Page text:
Wednesday, February 15, 2012
Brilliance at the Bombay Brasserie
Most of you will know how hectic Cape Town restaurants get on V-day. Over-priced set menus and most of the time fully booked two weeks in advance. To avoid the hustle and potentially bad service due to understaffing, this year we decided to head out for dinner the night before Valentines day, and then on the actual day, have a picnic and rent a dvd.
I am a big fan of Indian food and love cooking curries etc. I even completed a one-day Indian cooking class at Masala Dosa (www.masaladosa.co.za), so now I can roast and make my own spice blends. But nothing I've eaten in my entire life could have prepared me for the bursting, aromatic flavours, textures and creative quality that is served up at the Bombay Brasserie, at The Taj in Cape Town.
We did the Maitre D tasting menu, which goes for R395 per person. To complement our dinner we had a bottle of the Marklew 2005 Cab Sauv, upon recommendation of our waitress.
A tray of Indian snacks is presented as guests sit down, and after we have ordered, we received an amuse bouche – a deep fried dumpling.
The first of our several dishes was a roasted yellow corn soup, poured over Turmeric Popcorns. A really interesting combination, but scrumptious too.
A tray of more starters was next, with a succulent, creamy chicken breast, char-grilled brocolli head with mustard and pickle spices, and lastly a spicy tempura prawn, which went excellently with the mint chutney. I'm still dreaming of that chutney...
After a tamarind sorbet – to cleanse the palate – the three main dishes arrived. We were served a helping of each, with basmati rice, fresh naan bread and an interesting spinach-like-pate – which was actually sauteed spinach with golden fried garlic – before they set the rest of the food down on our table.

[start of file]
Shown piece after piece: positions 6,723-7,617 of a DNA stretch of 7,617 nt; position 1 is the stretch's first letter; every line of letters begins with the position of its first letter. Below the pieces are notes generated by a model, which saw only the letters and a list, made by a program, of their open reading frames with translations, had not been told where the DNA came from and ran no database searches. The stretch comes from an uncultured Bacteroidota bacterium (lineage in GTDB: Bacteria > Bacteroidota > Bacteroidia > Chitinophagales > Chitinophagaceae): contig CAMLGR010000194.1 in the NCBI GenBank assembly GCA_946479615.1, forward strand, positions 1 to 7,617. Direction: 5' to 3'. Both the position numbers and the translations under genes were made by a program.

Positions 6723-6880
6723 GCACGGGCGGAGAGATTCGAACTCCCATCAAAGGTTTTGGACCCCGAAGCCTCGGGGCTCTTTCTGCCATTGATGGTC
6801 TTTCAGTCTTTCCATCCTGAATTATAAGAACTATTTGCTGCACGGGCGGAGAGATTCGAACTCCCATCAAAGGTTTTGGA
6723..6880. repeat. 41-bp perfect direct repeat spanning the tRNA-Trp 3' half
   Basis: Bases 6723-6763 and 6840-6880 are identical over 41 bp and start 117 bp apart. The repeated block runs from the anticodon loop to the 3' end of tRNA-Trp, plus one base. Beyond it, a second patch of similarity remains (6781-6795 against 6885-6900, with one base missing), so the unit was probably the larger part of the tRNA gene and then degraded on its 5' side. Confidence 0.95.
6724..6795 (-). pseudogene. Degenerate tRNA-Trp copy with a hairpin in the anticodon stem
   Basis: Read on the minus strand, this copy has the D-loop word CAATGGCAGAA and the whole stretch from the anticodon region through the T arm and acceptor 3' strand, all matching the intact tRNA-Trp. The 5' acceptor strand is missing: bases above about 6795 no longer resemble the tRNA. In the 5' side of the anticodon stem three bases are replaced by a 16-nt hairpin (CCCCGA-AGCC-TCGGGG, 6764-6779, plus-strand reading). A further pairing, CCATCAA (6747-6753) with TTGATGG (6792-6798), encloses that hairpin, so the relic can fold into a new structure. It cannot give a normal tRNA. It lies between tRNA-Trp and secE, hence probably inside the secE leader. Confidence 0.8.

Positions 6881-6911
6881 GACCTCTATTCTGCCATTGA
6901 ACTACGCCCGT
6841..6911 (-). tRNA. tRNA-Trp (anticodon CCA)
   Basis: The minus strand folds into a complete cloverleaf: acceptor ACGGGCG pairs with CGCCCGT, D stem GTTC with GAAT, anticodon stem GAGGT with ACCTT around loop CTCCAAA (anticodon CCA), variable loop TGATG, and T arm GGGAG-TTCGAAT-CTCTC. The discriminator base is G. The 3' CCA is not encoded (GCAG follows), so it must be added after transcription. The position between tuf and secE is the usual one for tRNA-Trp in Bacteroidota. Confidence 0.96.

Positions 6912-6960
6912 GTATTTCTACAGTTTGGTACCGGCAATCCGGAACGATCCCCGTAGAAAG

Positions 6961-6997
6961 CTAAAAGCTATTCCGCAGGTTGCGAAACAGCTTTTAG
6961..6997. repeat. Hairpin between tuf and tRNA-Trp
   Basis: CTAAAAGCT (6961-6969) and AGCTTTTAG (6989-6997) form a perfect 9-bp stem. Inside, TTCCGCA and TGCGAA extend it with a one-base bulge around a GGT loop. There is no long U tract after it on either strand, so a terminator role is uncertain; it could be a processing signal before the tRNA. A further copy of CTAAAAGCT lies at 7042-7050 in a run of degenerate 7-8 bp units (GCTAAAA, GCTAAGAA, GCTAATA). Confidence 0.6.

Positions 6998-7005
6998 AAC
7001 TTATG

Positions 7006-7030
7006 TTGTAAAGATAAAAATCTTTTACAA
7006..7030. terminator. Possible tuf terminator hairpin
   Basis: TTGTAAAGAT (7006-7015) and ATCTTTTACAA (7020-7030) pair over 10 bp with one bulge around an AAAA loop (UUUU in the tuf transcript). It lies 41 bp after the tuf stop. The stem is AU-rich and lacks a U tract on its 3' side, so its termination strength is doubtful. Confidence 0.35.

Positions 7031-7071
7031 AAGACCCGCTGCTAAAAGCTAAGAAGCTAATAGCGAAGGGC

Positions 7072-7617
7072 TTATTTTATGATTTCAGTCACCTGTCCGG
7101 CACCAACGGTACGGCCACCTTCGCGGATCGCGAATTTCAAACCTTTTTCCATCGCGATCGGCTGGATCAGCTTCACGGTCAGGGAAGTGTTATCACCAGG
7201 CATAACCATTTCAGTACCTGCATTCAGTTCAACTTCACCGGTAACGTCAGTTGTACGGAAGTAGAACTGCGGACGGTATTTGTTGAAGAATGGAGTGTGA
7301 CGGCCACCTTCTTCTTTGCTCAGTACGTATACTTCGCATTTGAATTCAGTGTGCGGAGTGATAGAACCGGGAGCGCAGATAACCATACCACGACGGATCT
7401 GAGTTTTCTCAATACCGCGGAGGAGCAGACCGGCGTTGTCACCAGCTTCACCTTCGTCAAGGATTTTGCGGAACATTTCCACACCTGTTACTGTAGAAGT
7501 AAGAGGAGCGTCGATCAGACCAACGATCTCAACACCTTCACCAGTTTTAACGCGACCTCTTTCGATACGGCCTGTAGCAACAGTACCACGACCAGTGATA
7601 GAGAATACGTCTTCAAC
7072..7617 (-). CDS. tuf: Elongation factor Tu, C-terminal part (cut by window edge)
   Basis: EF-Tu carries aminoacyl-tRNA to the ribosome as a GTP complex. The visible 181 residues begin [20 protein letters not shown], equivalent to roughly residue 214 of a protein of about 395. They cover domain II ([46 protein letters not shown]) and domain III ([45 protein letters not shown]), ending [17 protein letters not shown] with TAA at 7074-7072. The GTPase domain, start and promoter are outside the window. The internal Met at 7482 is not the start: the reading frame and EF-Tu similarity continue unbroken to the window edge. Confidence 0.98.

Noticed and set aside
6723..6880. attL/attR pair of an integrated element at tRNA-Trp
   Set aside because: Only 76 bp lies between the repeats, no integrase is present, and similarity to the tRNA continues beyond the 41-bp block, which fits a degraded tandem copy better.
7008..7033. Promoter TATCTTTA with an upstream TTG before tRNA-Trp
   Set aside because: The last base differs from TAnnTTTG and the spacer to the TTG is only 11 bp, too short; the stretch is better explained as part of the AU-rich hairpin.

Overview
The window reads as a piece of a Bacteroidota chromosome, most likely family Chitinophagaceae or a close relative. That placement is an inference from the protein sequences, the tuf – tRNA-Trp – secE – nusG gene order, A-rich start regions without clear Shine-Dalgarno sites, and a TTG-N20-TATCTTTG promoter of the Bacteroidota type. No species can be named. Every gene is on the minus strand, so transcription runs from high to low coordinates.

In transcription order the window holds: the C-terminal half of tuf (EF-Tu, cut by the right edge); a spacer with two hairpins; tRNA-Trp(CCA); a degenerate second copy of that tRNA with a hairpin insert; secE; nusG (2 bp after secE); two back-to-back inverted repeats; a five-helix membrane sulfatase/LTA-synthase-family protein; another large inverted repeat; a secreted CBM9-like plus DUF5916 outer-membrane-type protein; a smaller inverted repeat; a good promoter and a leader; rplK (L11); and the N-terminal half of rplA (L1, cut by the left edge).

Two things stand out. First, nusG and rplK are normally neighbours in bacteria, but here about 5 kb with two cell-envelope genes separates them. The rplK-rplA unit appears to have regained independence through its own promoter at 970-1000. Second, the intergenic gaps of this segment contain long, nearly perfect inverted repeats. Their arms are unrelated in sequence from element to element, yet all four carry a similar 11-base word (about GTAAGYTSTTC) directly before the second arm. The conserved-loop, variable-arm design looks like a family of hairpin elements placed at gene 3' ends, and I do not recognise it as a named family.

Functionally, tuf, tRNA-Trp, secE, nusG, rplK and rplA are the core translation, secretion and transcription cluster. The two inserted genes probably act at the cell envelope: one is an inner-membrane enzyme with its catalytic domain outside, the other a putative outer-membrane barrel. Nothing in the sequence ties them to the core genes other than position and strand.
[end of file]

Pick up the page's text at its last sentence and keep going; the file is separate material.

The mains consisted of: Black lentils and kidney beans simmered overnight; a lamb biryani and line fish (Kingklip) in spiced coconut curry, which was possibly the most succulent fish I have ever eaten.
The flavours were all exquisitely different and complementary.
We were so full at this point already... but I always enjoy how uniquely different Indian desserts are compared to what we commonly eat.
We were served a Malt and Cocoa flavoured Indian Ice Cream with a deep fried doughnut-type ball in a super-sweet syrup. The idea here is to put a little of each on one spoon and taste them together as they balance each other out.
What's interesting to note is that the head chef hails from North India, and his assistant exec chefs are from the North and West respectively.
It was such an incredible meal, I would absolutely do it again and recommend it to anyone who is a fan of Indian cuisine.
The Bombay Brasserie
Corner Wale Street and Adderley Street, 021 819 2000.
Posted by Amy at 1:31 PM